burnsinedinburgh.jpg

Above: Unknown artist, Robert Burns in a Drawing Room

Supper

 

Enjoy a wonderful repast of traditional Burns' Night and other classic Scottish sweets and savories below, all in Scottish Dance form!

 

Toast the lads and lassies, and see if you can identify the food items on the table  before "mousing-over" the item with your cursor for its name Or use the dance "menus" at the bottom of the page for hints.   

Gaelic Ballad from Cape Breton for Mandolin - Andrei Krylov
00:00 / 00:00
Shortbread Fingers
Tipsy Laird
Bannocks
Black Bun
Highland Heather Honey
Atholl Brose
Clootie Dumpling
Golden Oatcakes
Haggis
Tatties and Neeps
Rumbledethumps
Traditional Cullen Skink
Oxtail Soup
Cock-a-Leekie Soup
Scotch Broth
Finnan Haddies

Selected Dances

(click for more holiday folklore and background information)

Helen's Shortbread

Helen's Shortbread

Shortbread Day

Shortbread originated in Scotland, with the first printed recipe appearing in 1736, from a Scotswoman named Mrs. McLintock. Shortbread was so popular, early Scottish bakers fought to prevent shortbread from being classified as a biscuit to avoid paying a government biscuit tax! Do you have a family or favourite shortbread recipe with just the right proportions of butter, sugar, and flour (and maybe some salt to enhance the flavour)? Or maybe you fancy the occasional addition of chai, rosemary, lemon, or chocolate - flavours compatible with a sweet biscuit. Some recent shortbread trends may not be for everyone. One trendy addition is adding the flavour of Katsuobushi, a smoked, aged and dried skipjack tuna, which gives an unusual umami character! Hmmm ... you have to draw a line in the flour somewhere. Although we have not found the namesake recipe referenced by the dance, included are traditional regional variations such as: Pitcaithly Bannock (almonds, caraway seeds, crystallized orange) and Yetholm Bannock (chopped ginger)! 🧈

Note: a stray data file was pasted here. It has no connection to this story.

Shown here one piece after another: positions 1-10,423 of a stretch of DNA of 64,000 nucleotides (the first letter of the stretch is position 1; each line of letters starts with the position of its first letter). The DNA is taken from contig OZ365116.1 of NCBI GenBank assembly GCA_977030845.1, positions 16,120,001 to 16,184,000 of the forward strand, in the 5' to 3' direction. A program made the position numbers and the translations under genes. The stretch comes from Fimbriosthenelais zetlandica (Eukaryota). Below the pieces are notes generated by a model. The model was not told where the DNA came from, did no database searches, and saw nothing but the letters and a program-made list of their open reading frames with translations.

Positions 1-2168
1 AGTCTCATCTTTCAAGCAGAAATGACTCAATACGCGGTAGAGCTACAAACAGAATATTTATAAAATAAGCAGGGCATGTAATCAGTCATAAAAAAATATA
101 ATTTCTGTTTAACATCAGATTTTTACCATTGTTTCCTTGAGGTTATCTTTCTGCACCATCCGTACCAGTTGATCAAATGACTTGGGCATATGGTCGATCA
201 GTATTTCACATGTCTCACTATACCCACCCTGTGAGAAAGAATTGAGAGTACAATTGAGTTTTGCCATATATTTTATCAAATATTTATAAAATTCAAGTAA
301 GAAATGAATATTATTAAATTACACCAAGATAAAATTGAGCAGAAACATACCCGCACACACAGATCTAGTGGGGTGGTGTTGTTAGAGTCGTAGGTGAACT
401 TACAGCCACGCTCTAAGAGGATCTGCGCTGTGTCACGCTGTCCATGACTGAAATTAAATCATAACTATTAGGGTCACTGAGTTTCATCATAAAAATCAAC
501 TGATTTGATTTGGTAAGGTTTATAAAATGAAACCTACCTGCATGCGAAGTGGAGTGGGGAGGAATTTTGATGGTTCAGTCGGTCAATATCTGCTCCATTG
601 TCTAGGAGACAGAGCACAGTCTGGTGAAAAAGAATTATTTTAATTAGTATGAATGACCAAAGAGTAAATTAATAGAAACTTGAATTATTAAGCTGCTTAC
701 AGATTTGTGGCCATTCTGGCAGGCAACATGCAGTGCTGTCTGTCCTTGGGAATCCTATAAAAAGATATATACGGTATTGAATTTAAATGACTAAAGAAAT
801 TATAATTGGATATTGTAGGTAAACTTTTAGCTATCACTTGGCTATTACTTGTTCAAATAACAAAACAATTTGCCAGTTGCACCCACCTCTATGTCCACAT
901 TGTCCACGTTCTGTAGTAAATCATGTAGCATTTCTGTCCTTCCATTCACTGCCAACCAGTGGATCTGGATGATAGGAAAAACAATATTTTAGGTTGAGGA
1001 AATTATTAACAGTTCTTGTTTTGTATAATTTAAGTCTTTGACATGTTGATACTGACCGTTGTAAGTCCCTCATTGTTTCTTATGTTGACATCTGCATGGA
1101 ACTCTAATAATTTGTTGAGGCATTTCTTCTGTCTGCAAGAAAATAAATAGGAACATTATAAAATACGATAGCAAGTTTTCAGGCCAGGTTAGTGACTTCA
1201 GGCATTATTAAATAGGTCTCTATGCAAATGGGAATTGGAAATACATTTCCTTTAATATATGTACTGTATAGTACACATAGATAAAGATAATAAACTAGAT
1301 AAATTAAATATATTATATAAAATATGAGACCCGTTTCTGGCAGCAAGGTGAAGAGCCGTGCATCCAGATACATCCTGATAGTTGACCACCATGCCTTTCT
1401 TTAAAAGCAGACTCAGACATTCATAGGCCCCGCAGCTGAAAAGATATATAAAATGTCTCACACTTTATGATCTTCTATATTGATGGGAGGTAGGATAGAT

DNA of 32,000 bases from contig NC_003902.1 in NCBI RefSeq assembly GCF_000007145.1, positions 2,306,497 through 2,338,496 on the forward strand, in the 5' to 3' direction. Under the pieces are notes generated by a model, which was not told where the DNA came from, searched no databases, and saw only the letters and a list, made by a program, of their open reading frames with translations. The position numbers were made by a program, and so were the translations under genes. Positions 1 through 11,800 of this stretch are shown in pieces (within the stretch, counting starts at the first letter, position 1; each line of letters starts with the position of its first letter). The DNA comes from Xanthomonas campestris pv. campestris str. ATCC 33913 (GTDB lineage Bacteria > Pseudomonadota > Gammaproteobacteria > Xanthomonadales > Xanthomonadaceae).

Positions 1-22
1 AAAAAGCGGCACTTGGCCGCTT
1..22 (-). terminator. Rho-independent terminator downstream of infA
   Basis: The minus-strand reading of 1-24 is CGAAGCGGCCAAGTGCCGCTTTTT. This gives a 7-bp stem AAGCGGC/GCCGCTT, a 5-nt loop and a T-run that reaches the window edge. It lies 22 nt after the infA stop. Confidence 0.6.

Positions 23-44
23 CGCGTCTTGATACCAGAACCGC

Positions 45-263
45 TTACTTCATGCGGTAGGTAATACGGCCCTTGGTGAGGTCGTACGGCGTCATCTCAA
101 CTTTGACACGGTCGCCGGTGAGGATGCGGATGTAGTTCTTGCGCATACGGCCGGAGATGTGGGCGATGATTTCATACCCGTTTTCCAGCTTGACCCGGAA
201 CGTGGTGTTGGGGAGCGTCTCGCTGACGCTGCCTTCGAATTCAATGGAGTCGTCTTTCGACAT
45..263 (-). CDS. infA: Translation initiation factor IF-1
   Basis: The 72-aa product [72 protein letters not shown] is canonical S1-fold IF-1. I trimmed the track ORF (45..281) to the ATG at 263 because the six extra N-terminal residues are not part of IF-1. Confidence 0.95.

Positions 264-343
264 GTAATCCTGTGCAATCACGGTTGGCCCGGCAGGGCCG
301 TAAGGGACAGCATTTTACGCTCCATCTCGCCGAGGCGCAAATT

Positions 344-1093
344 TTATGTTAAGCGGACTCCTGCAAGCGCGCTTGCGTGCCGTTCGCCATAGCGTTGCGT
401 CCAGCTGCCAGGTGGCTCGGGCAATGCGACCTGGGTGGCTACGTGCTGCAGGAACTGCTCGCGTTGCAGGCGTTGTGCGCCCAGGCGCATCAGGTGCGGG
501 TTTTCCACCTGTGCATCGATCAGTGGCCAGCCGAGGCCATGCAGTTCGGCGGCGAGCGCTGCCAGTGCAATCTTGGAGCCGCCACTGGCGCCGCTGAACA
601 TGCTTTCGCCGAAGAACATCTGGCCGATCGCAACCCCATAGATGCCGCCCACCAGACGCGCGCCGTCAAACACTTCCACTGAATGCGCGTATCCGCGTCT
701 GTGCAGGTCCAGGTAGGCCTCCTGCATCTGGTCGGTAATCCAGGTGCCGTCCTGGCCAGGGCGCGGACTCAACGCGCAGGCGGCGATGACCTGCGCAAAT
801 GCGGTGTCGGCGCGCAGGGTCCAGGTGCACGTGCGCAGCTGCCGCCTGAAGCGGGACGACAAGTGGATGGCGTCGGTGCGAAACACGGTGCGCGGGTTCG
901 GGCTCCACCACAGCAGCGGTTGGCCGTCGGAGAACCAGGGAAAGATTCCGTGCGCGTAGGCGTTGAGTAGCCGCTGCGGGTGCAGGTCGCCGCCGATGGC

The Foula Reel

The Foula Reel

Bird Day